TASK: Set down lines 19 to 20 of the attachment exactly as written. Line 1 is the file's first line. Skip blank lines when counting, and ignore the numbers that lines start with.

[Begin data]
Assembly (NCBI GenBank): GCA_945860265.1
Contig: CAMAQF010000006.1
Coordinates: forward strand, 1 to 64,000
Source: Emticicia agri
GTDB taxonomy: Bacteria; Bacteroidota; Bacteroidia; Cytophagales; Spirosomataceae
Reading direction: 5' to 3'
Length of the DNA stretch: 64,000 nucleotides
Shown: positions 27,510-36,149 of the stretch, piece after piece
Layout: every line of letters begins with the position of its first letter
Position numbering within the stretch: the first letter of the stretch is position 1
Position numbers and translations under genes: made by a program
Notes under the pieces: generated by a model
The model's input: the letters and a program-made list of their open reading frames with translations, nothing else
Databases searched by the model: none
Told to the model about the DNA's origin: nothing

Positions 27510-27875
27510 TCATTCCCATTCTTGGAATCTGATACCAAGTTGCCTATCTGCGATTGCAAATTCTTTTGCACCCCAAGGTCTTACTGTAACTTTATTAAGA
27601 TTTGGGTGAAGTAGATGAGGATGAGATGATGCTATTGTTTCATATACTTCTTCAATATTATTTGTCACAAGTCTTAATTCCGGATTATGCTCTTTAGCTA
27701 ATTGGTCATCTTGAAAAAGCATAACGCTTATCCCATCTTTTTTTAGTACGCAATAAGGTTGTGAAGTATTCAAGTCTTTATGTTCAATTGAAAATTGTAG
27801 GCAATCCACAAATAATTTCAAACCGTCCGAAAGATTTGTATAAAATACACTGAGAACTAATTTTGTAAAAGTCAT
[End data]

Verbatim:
27701 ATTGGTCATCTTGAAAAAGCATAACGCTTATCCCATCTTTTTTTAGTACGCAATAAGGTTGTGAAGTATTCAAGTCTTTATGTTCAATTGAAAATTGTAG
27801 GCAATCCACAAATAATTTCAAACCGTCCGAAAGATTTGTATAAAATACACTGAGAACTAATTTTGTAAAAGTCAT